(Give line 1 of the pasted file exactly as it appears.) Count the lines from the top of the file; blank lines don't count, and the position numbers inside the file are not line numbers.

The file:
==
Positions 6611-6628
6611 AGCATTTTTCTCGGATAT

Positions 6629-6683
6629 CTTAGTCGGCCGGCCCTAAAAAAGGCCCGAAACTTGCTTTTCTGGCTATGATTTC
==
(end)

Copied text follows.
Positions 6611-6628